... growing and hybridizing all kinds of plants in zone 6b Maryland since the 1980's.

Friday, December 17, 2010

Rooting rose cuttings

I've always had difficulty getting cuttings to root but look at these nicely calloused cuttings. One's already sending out roots. I followed the damp newspaper method described at the Rose Hybridizer's Forum. Thanks for sharing that tip George!
See link below for details.


Friday, November 19, 2010

Viola X cooperrideri F2

Here's that F2 seedling from the cross of Viola striata X Viola walteri that I posted a few weeks back. The picture isn't great, but at least you can see how well it's blooming today (Nov.19) - I'll have to move this one to a better spot and try to collect seed, so I can select for even earlier Fall bloom.

Saturday, November 13, 2010

Rosa rugosa X davidii fall foliage

Rosa rugosa X davidii is ablaze in fall colors right now. Pretty good fall color for a rose!

Friday, October 29, 2010

Figs and Violets

Figs: So it would seem that figs can survive AND fruit here. I wasn't sure this lone fruit (on 2 year old 'Hardy Chicago') would ripen soon enough because it stayed green and stayed the size of a grape for what seemed like forever. But within just a few days it ballooned up and changed color. So, I can now say I've tasted a fresh fig (only "newtons" before that). It was tasty just like everyone is always saying. I hope that next year it gets a bunch more.

Violets: Down below is a second generation violet seedling from the first generation hybrid Viola X cooperrideri. The F1 hybrid was from a hand pollination of Viola striata by pollen of Viola walteri. I'm encouraged that a few of the F2 seedlings (like this one) have been blooming fairly well in the Fall too. I'm considering putting a little selective pressure on this population to try to push them toward all summer bloom. Actually all of these violets DO bloom all summer but when the day becomes a certain length, they switch over to producing small (non-showy) cleistogamous flowers. I'll just need to select for longer and longer daylength requirement (for that switch-over) and then they'll have the pretty chasmogamous ones all summer.

Covered (primitive) wheats

The Covered Wheats - More primitive wheats that do NOT thresh free of the glumes/hulls that surround the seed while on the stalk. More modern wheats are all free-threshing. Their seeds fall out completely naked of these coverings. These are four covered wheats that I've been maintaining by growing out a batch every couple of years. This year I also used the Black Emmer and the Spelt in some crosses with some free-threshing wheats. I'll be sure to blog about those next Spring when the hybrids should be heading.

The top two are diploid (2N=14) Einkorn wheats.

Bottom left is a tetraploid (2N=28) emmer wheat - the primitive relative of the durum (macaroni) wheats.

Bottom right is a hexaploid (2N=42) spelt wheat - the primitive version of the common bread wheat.

Teosinte X Corn

The ears are from F1 plants of teosinte X corn. Teosinte and these hybrids wait until the short days of Fall to start setting seed. I forget the number of hours of daylength they want. But to induce earlier bloom and beat the frosts, these plants had their daylength artificially shortened by being covered with an inverted trashcan early each evening (taken off later the next morning).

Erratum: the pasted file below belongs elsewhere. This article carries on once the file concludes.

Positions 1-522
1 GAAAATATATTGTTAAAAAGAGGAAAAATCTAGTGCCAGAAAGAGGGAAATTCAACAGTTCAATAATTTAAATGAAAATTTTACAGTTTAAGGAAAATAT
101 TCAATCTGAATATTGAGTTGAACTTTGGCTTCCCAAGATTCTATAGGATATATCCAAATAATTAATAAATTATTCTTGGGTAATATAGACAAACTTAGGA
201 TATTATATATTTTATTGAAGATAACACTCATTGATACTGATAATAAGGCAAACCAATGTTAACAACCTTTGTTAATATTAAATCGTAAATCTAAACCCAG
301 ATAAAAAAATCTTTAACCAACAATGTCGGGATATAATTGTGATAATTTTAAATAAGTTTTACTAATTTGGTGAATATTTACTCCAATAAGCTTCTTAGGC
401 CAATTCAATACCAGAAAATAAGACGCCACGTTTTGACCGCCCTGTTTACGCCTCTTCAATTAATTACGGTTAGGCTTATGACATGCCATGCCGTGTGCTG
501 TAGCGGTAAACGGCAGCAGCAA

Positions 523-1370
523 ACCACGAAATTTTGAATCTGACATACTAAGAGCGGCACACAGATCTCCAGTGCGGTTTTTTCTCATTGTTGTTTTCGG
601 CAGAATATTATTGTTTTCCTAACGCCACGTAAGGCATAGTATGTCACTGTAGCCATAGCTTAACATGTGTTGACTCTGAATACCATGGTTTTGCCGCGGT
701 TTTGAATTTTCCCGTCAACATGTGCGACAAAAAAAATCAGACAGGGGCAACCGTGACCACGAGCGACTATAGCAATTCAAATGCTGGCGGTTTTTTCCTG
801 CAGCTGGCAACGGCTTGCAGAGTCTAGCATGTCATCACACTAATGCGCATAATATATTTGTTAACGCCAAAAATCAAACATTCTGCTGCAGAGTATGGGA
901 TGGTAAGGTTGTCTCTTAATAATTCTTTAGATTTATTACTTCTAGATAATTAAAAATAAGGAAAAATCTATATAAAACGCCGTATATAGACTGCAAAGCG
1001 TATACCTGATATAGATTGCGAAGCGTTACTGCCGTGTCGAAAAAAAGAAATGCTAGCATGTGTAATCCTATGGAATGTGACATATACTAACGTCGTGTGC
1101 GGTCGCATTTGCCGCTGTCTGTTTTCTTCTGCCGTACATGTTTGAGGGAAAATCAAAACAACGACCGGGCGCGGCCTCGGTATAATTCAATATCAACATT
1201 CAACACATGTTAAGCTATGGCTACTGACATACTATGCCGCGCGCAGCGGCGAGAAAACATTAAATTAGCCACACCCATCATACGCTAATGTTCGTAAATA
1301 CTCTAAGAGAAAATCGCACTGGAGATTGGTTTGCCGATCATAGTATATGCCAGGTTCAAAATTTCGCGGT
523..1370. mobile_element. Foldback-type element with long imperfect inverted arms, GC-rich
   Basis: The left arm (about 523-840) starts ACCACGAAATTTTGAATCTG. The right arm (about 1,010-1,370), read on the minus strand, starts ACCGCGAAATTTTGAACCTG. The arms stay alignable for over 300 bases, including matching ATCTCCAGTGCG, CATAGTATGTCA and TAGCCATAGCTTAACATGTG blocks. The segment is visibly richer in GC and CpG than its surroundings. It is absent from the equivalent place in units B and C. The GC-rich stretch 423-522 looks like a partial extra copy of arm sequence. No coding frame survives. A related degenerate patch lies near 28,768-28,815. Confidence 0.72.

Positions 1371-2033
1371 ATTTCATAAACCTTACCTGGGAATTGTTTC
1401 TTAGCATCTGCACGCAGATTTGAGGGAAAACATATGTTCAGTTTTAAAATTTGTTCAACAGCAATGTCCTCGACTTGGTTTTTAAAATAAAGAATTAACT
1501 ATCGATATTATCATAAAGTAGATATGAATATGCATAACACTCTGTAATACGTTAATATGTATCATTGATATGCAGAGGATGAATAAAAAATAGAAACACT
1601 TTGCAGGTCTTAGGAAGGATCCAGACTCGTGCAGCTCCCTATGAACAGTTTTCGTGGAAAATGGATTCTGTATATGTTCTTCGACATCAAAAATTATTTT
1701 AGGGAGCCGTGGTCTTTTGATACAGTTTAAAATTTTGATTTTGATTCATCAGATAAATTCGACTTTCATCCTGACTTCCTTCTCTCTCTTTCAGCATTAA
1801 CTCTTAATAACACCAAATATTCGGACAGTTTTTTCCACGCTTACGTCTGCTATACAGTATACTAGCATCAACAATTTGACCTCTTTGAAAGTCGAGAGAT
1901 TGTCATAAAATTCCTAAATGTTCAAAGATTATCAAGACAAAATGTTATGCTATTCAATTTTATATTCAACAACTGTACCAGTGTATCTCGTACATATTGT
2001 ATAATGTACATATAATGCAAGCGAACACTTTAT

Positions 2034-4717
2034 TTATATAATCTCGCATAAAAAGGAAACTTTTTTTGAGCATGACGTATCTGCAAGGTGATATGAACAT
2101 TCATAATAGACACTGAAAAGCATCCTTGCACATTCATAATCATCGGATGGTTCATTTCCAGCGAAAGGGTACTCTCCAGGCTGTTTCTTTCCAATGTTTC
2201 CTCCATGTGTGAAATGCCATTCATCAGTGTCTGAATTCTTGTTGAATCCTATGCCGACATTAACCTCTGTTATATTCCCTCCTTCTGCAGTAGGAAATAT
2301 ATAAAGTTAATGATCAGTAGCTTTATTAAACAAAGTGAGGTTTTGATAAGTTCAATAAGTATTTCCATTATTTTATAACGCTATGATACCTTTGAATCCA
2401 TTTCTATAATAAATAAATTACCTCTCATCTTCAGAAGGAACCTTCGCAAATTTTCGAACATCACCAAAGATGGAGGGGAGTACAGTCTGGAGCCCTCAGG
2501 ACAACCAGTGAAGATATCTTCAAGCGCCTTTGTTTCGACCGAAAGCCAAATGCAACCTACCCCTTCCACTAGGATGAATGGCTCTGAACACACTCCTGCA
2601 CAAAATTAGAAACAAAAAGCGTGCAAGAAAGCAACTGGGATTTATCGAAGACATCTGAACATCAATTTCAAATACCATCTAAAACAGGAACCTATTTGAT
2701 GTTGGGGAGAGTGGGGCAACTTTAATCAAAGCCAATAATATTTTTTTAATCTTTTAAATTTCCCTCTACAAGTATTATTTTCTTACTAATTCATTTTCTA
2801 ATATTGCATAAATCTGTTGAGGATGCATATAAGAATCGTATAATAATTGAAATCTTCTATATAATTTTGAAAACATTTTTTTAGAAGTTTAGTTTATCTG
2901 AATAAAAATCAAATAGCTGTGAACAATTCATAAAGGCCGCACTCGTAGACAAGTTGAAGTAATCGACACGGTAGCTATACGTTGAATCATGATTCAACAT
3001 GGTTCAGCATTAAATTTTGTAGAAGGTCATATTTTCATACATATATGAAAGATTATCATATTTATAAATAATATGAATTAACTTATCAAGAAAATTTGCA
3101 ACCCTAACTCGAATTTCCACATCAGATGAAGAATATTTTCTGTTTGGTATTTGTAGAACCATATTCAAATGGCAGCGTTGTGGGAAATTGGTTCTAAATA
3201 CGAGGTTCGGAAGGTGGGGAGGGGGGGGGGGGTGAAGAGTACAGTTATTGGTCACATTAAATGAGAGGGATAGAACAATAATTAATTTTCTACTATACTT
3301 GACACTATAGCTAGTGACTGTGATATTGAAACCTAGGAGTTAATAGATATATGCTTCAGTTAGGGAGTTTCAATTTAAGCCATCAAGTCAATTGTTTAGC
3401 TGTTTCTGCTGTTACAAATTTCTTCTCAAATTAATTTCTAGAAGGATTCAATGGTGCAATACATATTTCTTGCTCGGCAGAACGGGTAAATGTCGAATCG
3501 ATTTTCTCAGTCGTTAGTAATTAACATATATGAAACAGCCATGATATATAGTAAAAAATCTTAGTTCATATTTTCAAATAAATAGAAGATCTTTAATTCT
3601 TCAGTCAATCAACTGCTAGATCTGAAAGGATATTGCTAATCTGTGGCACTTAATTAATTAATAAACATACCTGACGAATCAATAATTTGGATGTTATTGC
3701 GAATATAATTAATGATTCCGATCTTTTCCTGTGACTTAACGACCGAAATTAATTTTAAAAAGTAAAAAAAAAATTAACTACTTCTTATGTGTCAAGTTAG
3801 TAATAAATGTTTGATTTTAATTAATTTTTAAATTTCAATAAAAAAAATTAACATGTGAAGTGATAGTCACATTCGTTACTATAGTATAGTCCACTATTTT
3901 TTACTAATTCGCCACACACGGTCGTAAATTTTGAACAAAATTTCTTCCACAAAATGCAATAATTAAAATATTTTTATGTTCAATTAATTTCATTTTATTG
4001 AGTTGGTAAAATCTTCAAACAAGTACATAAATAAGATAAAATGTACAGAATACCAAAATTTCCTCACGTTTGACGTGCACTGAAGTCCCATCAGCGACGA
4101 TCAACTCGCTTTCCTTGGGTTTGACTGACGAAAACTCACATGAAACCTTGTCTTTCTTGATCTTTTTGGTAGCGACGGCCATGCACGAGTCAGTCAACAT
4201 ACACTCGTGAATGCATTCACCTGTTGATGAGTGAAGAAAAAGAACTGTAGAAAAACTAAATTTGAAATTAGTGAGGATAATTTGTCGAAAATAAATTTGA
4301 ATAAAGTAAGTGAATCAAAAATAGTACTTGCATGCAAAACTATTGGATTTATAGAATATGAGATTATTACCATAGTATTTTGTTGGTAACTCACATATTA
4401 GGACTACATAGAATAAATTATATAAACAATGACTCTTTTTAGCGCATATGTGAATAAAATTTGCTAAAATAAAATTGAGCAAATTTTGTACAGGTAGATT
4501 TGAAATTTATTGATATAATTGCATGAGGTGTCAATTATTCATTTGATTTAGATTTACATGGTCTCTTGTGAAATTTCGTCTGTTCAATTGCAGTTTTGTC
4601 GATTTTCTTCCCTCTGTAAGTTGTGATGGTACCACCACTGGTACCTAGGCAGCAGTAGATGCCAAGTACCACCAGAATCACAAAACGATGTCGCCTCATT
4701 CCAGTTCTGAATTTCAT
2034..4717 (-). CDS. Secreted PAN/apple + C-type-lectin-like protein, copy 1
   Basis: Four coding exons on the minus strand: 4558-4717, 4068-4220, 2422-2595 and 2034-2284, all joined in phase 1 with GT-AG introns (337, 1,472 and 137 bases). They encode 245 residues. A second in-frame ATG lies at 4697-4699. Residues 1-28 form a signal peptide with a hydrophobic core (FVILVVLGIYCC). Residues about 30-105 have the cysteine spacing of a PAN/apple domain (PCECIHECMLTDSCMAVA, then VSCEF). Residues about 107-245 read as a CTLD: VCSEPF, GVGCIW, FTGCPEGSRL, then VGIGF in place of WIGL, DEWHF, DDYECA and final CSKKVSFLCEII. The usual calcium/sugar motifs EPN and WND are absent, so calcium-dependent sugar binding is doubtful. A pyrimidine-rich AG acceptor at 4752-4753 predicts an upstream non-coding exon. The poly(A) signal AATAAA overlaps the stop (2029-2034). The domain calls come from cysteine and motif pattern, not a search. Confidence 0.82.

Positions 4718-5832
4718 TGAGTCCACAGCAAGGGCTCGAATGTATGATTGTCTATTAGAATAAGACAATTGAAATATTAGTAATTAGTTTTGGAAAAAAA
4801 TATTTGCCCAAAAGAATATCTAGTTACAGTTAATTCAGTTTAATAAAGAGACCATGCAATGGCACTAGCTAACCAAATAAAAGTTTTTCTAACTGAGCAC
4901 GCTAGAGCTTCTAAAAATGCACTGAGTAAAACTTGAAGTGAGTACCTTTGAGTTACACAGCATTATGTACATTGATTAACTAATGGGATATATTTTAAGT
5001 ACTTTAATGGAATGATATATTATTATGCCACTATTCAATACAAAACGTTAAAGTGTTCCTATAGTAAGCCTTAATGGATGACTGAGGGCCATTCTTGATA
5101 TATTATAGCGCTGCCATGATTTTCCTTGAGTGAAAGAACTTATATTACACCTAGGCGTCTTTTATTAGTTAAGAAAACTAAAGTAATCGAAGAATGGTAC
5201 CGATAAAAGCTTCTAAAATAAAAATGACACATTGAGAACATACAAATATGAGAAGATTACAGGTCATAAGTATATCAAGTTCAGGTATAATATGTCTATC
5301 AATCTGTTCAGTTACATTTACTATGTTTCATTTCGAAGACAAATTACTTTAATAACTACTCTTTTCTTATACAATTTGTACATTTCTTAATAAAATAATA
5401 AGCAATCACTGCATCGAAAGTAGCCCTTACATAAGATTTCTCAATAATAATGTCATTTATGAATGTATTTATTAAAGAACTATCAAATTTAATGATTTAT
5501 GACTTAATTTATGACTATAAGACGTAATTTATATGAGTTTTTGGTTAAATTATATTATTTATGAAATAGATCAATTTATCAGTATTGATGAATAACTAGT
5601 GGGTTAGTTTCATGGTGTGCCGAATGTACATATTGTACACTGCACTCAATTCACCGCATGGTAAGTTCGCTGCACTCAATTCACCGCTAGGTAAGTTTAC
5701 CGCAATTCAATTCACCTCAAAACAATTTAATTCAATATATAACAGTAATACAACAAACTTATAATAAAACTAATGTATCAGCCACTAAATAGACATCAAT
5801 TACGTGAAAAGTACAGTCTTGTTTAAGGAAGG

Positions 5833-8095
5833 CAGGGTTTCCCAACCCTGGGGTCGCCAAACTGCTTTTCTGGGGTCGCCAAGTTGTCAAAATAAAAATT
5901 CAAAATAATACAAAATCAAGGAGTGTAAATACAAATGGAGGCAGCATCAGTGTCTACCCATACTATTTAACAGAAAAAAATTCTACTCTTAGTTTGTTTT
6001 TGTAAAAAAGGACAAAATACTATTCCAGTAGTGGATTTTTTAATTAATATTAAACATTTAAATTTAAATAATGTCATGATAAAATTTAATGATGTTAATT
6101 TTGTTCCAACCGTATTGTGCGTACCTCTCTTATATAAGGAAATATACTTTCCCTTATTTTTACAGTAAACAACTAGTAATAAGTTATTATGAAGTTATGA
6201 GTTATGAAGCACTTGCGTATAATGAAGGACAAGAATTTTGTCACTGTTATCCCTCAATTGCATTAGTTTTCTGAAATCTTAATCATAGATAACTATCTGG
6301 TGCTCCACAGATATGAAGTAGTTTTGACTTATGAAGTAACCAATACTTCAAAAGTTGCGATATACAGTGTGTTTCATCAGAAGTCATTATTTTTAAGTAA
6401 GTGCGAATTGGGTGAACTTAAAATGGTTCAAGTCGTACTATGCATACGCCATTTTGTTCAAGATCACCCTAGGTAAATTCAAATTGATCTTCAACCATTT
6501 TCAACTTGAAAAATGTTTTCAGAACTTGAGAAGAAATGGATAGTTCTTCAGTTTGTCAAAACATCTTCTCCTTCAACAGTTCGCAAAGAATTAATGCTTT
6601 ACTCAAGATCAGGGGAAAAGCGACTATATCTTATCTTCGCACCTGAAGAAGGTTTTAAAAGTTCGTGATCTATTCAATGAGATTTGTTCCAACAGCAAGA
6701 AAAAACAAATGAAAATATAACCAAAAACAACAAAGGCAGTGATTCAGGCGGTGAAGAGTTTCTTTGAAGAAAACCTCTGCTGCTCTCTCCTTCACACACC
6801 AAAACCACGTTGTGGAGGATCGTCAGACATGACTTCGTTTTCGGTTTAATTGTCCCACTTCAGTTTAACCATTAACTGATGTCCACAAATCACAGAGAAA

Thursday, October 7, 2010

Rosa glutinosa X palustris

Here's an updated picture of the lone glutinosa X palustris - it's the one with the smooth (non-rugose) and matte, smaller foliage, that has branched extensively and is taking up most of the "pot" on the left. There is one smaller plain glutinosa (veiny/rugose leaves) in that same pot and a couple of bigger
plain glutinosa in the pot on the right for comparison. The hybrid seedling is now in the ground.

"Slug Art"

I guess this is way off the theme of this blog (primarily plant breeding), but these slugs looked so "artsy" that I felt I had to get their picture and share it.

F2 Rosa moschata X wichuraiana

These are just open-pollinated seedlings from some F1 Rosa moschata x wichuraiana. I'm looking to regain the rebloom of moschata and combine it with the cold hardiness and health attributes of wichuraiana. So far none of these F2 has made any attempts to flower at all, but they aren't really all that big yet. Hopefully at least one or two will decide to bloom (and rebloom) next year. Note one seedling near the front (bottom of image) left, that has larger more overlapping foliage and shorter internodes. I don't know if it's an outcross to some other rose or just part of the natural range of variation for these F2, but I like that growth habit much better than the wiry trailing siblings.

[hopefully] Jerusalem Artichoke X 'Red Sun' Sunflower

This big seedling and two smaller siblings at its base are from an attempted pollination of Jerusalem Artichoke (Helianthus tuberosus) by pollen of 'Red Sun' sunflower (Helianthus annuus). One of my goals for this cross is to expand the flower color range of the perennial sunflower types - into the orange/red zone.

I don't expect this seedling to have red flowers but am hoping it'll at least have a rusty orange eye pattern, which would be a good first step.

Saturday, September 25, 2010

Late Summer Foliage on "Jefferson" X 'Carefree Sunshine"

This hybrid holds its foliage here much better than the majority of roses. It has lost some lower leaves by this time of year, but the upper parts are still very dense and only showing a few scattered spots of mildew. I think that it's very likely that the fairly high disease resistance is coming partly (if not primarily) from the Damask seed parent, since most of the 'Carefree Sunshine' seedlings I've grown are not particularly resistant here.

Note the hips maturing... these are from 'Home Run' pollen. I'm hoping for some reblooming offspring that retain a good measure of disease resistance. Keeping the strong fragrance and old-fashioned form would be great too! And who cares what color, if we can have all the rest of that!